I recently saw World War Z. While I could describe at length how tedious and generic it is, this would result in just another tedious, generic review, so instead I will merely be describing the film’s plot. There are only spoilers if you don’t know the formula for these films.
It’s the near future, and Brad Pitt is disguised as Richard Herring. As part of his mission under cover on the British comedy circuit he seems to have gained some knowledge important to a zombie apocalypse. When an outbreak happens he is with his wife, played by a bargain basement Jessica Chastain (Mireille Enos), whose character seems to be based on Chastain’s highly-praised performance as Boring Lady in Zero Dark Thirty. When he is roped in to help the authorities fight the undead, his unalive wife and children are left somewhere safe for the rest of the film.
Pitt ends up in Jerusalem, because, well, we’ve all seen New York, London, Paris and Washington DC destroyed by an apocalypse a million times, and there really aren’t many places left to go. Luckily, the people of Jerusalem have built a massive zombie-proof wall, based on the flawless and highly offensive logic that since many Jews didn’t expect their people to be massacred by the Nazis they now have to massively over-prepare for whatever ludicrous threat is suggested to be coming their way.
The defences prove not to be enough against the overwhelming power of CGI, however, as the synthetic swarms scale the walls. While in Jerusalem, Pitt picks up a boring soldier lady (Daniella Kertesz) who seems to be a boringer version of Agatha from Minority Report, although this might just be because they both have shaved heads. Her hand gets bitten by a zombie so Pitt cuts it off in a 15 certificate-appropriate way.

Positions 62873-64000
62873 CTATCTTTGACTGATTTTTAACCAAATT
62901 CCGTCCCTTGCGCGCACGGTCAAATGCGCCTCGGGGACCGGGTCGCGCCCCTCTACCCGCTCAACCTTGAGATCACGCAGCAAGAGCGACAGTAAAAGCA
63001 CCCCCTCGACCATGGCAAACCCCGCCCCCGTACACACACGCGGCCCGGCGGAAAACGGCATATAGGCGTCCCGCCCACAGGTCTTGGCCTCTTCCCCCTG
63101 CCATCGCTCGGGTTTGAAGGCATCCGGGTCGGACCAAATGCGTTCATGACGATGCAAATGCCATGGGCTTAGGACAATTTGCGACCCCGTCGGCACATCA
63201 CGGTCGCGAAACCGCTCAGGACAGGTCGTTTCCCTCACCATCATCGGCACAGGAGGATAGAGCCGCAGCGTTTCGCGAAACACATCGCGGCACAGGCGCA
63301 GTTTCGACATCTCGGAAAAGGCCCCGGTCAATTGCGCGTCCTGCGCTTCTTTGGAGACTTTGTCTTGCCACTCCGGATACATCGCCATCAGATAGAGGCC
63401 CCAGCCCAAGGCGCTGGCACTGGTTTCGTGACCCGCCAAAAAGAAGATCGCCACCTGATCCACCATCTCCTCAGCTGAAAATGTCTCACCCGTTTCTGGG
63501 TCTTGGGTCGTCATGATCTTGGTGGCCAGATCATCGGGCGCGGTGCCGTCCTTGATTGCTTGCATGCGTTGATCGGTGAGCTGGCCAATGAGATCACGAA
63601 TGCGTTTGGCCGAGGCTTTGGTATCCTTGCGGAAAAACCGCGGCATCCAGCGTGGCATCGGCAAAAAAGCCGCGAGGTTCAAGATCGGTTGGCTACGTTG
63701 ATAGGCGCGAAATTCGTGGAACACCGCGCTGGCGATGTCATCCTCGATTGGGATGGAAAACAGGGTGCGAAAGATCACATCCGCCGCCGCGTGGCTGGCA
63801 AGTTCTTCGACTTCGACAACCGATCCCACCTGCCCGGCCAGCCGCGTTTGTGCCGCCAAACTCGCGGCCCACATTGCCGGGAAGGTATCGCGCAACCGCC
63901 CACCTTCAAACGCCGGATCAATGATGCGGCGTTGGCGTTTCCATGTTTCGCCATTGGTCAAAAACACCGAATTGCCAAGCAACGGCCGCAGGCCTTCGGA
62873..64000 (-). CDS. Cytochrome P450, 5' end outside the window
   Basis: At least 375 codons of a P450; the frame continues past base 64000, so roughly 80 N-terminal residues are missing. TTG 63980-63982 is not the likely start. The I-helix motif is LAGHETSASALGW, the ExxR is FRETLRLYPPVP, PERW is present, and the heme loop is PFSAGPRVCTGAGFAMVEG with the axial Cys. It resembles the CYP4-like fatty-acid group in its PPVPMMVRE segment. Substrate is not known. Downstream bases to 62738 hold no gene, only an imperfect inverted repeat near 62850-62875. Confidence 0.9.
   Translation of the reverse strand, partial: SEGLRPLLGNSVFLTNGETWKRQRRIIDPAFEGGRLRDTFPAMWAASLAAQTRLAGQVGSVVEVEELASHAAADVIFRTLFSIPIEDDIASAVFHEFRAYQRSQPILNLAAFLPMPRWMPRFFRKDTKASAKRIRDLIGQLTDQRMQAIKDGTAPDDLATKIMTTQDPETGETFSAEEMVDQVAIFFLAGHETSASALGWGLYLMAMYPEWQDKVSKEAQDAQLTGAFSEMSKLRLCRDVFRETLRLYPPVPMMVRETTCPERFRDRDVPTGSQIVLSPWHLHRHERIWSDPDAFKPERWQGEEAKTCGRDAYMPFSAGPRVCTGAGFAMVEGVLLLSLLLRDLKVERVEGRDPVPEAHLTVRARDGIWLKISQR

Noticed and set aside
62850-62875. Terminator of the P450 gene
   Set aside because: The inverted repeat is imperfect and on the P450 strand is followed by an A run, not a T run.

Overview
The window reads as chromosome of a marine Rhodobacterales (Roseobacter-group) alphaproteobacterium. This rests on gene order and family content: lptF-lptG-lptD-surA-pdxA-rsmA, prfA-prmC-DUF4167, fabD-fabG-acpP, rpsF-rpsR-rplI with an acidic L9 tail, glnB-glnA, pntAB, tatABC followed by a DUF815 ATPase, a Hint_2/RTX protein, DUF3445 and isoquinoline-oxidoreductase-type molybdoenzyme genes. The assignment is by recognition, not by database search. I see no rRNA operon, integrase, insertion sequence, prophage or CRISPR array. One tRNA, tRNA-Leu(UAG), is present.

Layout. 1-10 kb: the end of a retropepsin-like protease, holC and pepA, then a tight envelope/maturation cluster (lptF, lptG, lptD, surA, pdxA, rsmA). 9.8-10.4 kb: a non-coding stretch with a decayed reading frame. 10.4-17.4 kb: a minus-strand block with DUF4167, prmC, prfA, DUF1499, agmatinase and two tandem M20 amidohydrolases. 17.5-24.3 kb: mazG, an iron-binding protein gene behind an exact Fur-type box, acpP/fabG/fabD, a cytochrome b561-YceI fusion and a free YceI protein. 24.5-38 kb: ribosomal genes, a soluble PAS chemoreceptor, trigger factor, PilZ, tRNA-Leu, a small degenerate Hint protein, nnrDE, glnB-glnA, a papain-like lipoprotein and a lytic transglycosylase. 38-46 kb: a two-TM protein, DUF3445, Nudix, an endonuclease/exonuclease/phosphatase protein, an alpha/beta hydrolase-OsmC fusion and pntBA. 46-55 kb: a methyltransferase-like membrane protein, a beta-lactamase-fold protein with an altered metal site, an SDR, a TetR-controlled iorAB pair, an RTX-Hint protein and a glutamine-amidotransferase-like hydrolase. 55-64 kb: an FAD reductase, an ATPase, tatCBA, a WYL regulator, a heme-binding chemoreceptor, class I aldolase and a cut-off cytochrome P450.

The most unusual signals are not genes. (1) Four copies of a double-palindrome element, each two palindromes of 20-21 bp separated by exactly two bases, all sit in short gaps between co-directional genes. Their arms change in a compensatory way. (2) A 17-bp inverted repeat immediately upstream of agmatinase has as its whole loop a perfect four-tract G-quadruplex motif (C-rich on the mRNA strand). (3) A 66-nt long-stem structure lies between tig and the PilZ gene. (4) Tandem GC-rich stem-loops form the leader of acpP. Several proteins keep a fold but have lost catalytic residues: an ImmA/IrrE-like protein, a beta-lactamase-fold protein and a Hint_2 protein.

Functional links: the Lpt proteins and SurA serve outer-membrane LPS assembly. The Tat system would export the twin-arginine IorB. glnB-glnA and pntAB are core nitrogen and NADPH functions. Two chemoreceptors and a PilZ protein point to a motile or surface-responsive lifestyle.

Realising that this pointless detour to Jerusalem was probably just to flesh out the film, Pitt and his new lady friend give up on saving the Holy Land and board the next plane Westwards. Inevitably someone on the plane is infected, and they go through all the steps used to fight the snakes in Snakes on a Plane. First they pile up baggage to block out the zombies, then blow open the side of the plane so they all fly out. Zombies on a Plane then crash lands conveniently close to a World Health Organisation outpost in Wales.
When they get to the outpost, that bloke from The Thick of It shows up to whip them back into shape. Pitt has realised that there’s a way to hide from the zombies by injecting something. The only problem is…the cure is in a branch of the building overrun by zombies. He goes and gets it. Based on a sample size of one, they roll out the cure on a large scale. Moral of the story: scientific malpractice will be the saviour of us all.
I don’t write about this film in such a horribly facetious way because it’s the worst film ever. It isn’t. But it does feel like another boring, sterile, predictable, bland, Hollywood picture that never needed to be made.
It combines the boring family from War of the Worlds with the boring zombies from I Am Legend and the boring plot of Contagion. When a film is this formulaic it should have the common decency to not take itself too seriously and maybe try and have a joke or too. Playing it this straight, as if it’s something fresh and original, when it’s something we’ve all seen before, is just horribly unconvincing.
Let’s be honest, zombie films have pretty limited scope, and may well have run their course. You need a creative and interesting take to make something vaguely tolerable in this genre now, which this film is sorely lacking. More like World Bore Z.